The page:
Employees almost always work for monetary or gift rewards. If employees are given the chance to earn more than than what they receive from their salaries, they will certainly take that opportunity. It may be additional work load for them but they are assured of receiving incentives at the end of the month. You may also like health and safety strategic plan examples.

Another reason why employees work toward receiving incentives is to improve their performance in a personal level. Most companies give out incentives after employees have already met their required monthly quota. Thus, incentives are mostly added bonus to an employee’s salary. You may also check out school strategic plan examples.

For some employees, receiving bonus is just a consolation for them when their real goal is to improve on their personal goals. Although they still abide the goals set by the company, they work more than what the company requires. These employees are highly motivated and goal-driven, and don’t really need approval from their peers or superiors to perform at a high level.

Formulating an incentive plan can be very tricky and will definitely spell financial trouble for companies if they are not well-planned.

The incentive plan should not even begin with the incentives, but with employee salaries. The salaries of employees should be computed first and set aside, then computation for incentives can commence.

The salaries can’t even be computed in the first place if the company has not met its sales targets for the month. Incentive computations can vary from company to company, but some companies reserve 2–5% of their monthly revenues for incentive purposes. You might be interested in maintenance strategy plan examples.

Human Capital SWOT Analysis Example

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Human Capital Response Example

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Tips in Creating a Human Capital Strategic Plan

1. Lay out details

As seen in all types of plans, specifically business documents, details should be laid out, discussed, and analyzed. This also applies in human capital strategic plans. Among the details you should include in a human capital strategic plan are already mentioned in the previous section, namely the recruitment process, incentive plan, and the specific departments you will be coordinating with to implement the plan.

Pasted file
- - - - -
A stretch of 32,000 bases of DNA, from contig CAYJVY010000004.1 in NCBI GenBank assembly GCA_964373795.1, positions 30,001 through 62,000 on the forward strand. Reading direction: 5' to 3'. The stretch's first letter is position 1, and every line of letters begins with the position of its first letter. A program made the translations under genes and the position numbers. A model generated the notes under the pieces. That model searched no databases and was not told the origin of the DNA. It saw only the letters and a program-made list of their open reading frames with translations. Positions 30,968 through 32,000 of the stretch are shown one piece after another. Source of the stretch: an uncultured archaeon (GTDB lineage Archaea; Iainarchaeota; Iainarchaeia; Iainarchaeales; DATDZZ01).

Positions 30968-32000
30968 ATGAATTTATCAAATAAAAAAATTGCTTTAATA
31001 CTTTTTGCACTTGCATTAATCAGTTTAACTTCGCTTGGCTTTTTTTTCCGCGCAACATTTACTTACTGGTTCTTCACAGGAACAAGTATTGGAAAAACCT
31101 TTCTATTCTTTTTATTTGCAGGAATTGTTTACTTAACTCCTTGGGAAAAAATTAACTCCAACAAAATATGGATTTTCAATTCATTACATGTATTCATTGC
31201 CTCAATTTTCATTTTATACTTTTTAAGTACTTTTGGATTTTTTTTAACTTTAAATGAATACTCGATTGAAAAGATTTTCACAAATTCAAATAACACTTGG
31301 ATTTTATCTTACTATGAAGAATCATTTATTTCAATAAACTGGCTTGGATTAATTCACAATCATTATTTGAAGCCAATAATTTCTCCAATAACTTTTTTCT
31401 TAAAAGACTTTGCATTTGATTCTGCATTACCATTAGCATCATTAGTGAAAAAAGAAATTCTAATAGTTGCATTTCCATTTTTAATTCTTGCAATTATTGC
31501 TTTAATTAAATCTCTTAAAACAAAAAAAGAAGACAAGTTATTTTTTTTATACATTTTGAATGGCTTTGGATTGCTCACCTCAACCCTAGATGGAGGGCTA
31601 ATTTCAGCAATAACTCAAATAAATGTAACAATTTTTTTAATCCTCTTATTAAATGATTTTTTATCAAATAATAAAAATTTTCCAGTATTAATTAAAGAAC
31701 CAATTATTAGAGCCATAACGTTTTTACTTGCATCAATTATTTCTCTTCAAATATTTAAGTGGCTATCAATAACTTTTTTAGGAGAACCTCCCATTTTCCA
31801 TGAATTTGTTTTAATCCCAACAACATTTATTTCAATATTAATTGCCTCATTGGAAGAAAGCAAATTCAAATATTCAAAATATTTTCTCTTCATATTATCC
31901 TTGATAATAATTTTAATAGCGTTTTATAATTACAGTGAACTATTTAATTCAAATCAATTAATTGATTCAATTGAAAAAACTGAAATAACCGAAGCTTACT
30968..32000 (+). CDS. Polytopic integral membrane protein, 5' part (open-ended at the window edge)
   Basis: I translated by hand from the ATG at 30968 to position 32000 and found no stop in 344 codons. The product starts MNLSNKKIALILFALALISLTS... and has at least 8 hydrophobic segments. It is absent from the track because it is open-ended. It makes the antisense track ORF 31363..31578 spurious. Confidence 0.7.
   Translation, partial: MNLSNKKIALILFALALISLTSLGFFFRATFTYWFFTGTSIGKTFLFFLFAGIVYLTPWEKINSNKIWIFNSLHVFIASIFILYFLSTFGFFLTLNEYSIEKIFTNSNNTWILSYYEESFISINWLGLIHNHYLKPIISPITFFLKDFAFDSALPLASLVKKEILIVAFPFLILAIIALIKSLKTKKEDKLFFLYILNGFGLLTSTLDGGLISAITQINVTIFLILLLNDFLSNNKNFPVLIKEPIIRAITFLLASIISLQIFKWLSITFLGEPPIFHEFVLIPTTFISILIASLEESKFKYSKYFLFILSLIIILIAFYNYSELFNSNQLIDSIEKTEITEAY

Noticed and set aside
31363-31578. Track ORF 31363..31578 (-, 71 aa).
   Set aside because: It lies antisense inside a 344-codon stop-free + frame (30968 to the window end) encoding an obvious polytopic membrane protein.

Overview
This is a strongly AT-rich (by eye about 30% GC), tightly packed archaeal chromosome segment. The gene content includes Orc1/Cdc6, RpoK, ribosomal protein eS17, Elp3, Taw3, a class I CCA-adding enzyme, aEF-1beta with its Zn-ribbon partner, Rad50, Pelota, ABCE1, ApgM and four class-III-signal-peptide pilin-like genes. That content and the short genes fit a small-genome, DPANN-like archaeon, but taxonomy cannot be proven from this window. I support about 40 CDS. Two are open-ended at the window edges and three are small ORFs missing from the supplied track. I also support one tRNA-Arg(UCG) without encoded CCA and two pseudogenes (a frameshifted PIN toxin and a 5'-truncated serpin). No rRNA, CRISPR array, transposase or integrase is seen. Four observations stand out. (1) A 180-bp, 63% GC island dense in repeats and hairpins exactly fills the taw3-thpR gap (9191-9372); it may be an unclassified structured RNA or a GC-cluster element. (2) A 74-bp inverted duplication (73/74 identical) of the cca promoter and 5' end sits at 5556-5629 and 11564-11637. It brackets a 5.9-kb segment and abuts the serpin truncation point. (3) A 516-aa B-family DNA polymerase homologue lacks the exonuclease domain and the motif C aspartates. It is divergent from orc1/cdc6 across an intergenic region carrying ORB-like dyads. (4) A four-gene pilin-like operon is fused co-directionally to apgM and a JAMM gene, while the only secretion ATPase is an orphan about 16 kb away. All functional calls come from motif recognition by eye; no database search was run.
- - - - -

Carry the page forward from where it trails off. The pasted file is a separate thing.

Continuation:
2. Set goals

Goal-setting is important for any business organization. Goals should also be set in your human capital strategic plan as well. Have both short-term and long-term goals in your strategic plan, and make sure they are all attainable within the time frame you have set.

Short-term goals can include the number of employees you are going to hire, as well as the training and development of those employees. Long-term goals can meanwhile focus on developing a new human resource manual or an incentive plan that incorporates higher incentives and added benefits for deserving employees.

3. Have a time frame

When you set goals, make sure to have a time frame for all of the goals you want to accomplish. The time frame will ensure that you have a guideline to follow, as well as identify which professional goals you need to prioritize. Having a time frame will also help you focus on which goals to accomplish first, exerting your efforts and the company’s resources in meeting goals that have a big impact on the company’s daily operations.

One method to keep you from being overwhelmed in accomplishing all the better goals you have set in the human capital strategic plan is to categorize the main goals into sub-goals. This will help you focus on one task first before you proceed to another, thus resulting in an accomplished task having better quality compared to a rushed and mediocre end product.

New Human Capital Strategic Plan Example

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Human Capital Workforce Planning Example

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Human capital is essential for any business organization. Basically, without qualified employees, companies would never meet their monthly or annual goals. We hope you found this article to be informative when you will be making you own human capital strategic plan.